Ecommerce Checkout Flow: How To Optimize Checkout Flow

neon light grocery store shopping cart on a black background

We’ve all been there: You find a product you love online, but when you go to buy it? You start asking yourself: Do I really need this now? Is it worth filling in all this information? What if it’s not all it’s cracked up to be? You decide to think about it and come back later.

As a business owner, this is the last experience you want for your customers. An ecommerce checkout flow should be quick and painless, ensuring a positive shopping experience and increasing the likelihood of completion. Understanding the entire checkout process and how to improve it is a key part of ecommerce success.

What is an ecommerce checkout flow?

The ecommerce checkout flow is the set of steps a customer takes when making a purchase on an ecommerce website. In other words, it’s their experience from when they’re done adding products to their cart to when they receive confirmation of their purchase.

An ecommerce checkout process typically includes a series of steps that guide the customer through the transaction. They vary from store to store, but the general flow includes the following:

  1. Shopping cart. Where customers add items for purchase and can review what they have added.
  2. Checkout button. Initiates the checkout process.
  3. Shipping information. Where customers add their address and contact info.
  4. Payment information. Where customers enter their credit card or other payment info.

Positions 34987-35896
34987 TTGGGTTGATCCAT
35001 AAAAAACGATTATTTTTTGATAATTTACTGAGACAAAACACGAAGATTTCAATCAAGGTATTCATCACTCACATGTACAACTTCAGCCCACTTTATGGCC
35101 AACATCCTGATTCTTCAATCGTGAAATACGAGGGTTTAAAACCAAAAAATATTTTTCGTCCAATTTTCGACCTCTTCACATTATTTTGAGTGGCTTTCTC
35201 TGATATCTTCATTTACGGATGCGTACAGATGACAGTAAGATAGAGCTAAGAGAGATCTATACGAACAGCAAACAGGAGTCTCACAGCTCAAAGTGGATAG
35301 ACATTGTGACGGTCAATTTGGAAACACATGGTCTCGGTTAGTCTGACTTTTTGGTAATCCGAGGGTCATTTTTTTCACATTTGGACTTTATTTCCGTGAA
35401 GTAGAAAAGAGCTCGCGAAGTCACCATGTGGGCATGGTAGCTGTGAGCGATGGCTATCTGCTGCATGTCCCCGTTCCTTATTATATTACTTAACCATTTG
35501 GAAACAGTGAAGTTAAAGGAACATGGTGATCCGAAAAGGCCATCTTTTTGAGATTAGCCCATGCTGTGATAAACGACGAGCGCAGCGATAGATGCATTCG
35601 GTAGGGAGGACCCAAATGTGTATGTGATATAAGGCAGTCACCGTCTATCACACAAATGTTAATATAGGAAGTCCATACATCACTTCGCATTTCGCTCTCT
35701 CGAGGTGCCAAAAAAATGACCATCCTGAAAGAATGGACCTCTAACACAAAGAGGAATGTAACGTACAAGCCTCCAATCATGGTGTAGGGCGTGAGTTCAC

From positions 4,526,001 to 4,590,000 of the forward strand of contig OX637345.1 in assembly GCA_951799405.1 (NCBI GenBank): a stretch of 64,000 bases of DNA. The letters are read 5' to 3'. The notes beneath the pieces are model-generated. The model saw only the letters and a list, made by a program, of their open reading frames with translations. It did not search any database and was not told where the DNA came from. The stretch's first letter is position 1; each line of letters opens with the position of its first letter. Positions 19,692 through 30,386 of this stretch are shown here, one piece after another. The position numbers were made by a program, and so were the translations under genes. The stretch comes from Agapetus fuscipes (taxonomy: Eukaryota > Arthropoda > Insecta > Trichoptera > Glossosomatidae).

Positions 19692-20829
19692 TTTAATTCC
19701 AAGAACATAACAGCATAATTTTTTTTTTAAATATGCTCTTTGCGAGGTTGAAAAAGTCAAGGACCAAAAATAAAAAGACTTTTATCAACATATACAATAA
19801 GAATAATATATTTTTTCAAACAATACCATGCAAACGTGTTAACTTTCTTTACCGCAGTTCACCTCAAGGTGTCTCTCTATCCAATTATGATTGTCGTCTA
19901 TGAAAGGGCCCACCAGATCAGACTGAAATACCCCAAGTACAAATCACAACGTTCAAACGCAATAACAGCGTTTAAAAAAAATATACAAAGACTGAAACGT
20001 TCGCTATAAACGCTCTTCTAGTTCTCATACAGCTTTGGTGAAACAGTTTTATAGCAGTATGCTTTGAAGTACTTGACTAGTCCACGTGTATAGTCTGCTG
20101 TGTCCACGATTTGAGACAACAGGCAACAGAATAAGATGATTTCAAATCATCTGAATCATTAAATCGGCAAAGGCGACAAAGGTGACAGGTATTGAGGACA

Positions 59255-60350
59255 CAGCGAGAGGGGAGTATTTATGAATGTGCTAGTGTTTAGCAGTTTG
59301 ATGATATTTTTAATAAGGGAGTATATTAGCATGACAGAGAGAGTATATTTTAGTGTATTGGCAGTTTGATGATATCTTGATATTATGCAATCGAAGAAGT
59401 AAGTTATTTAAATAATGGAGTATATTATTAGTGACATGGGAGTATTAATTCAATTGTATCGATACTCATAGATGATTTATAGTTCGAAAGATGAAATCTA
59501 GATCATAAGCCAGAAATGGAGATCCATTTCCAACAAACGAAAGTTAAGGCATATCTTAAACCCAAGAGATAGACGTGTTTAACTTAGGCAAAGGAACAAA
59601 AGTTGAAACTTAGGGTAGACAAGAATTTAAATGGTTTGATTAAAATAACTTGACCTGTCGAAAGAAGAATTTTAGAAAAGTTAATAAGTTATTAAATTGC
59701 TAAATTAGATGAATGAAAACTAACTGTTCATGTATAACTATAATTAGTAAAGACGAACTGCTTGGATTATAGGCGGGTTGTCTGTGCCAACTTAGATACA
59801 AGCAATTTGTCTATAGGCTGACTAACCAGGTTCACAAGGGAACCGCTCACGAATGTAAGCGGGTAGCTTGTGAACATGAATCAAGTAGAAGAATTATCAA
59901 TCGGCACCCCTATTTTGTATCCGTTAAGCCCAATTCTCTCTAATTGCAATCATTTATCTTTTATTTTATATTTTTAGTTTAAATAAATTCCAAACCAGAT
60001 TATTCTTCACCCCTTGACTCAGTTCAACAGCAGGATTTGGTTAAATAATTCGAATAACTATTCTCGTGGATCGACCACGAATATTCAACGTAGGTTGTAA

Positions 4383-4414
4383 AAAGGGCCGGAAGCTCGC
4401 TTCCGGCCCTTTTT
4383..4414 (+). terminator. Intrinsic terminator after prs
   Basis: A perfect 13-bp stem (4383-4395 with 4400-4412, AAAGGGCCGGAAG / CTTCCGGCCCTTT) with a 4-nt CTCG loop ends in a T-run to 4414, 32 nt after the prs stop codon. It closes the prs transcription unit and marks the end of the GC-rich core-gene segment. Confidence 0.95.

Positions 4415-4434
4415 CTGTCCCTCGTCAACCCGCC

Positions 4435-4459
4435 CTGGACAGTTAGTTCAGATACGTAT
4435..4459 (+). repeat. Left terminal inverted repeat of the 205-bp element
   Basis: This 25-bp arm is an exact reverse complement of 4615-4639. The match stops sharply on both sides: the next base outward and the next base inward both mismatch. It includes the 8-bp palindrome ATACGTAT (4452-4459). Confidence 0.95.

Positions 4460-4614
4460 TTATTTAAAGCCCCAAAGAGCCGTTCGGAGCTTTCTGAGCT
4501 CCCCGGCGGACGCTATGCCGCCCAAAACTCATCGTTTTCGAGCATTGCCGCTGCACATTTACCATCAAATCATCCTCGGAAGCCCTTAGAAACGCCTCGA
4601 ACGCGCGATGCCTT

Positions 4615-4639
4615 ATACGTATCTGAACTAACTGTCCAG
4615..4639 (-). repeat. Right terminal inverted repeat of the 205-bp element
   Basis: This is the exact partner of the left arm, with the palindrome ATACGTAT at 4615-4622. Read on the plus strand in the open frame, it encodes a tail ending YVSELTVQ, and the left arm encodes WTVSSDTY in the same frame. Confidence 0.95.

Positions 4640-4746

5. Order review. A final summary of all items being purchased and the related shipping and payment information.
  6. Order confirmation/thank you. The page customers land on once the purchase is complete, which typically includes an order number.

These stages might sound like normal, inconsequential parts of an online store—and Shopify indeed provides a standardized checkout option. But the point when visitors are about to make a purchase is critical, as it can also be the most demanding stage of the process. Each step in the flow is a crucial opportunity to secure or lose a sale.

Baymard Institute reports that nearly 70% of all shopping carts are abandoned during the checkout flow. Reducing your store’s rate from 70% to 60%, for example, can make a considerable difference to your revenue over time. As such, optimizing checkout flow pages is a critical lever for any ecommerce site.

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Best practices for designing a great ecommerce checkout flow

A solid ecommerce checkout flow achieves two goals. The first is to make the checkout process as smooth as possible for the user. This means reducing avoidable friction—that I’m-not-so-sure-about-this feeling—either because something is unclear or unfamiliar or there’s something they don’t like.

The second goal of the checkout flow is to increase revenue for your business. This isn’t a new practice—grocery stores have been putting candy bars and magazines at checkout to increase revenue for decades. Ecommerce allows you to do this more effectively with smart recommendations based on the customer’s behavior on your website.

How to reduce friction in ecommerce checkout flows

The best way to reduce friction is to ensure visitors have as few obstacles to purchasing as possible. Obstacles can be practical, such as how long orders usually take to deliver or if they ship internationally. Or, they can be perceptual, such as hesitations about the quality of a company’s products.

Here are three tried-and-true ways to reduce checkout friction:

  1. Offer multiple clear shipping options. Some customers care more about shipping costs; others are more concerned about shipping times. Strategic ecommerce companies offer multiple shipping options, and at least one affordable option for price-sensitive customers and an expedient one for time-sensitive customers. If your company offers local ground delivery or pickup, apps like Zapier that show your delivery and pickup area can also reduce shipping friction.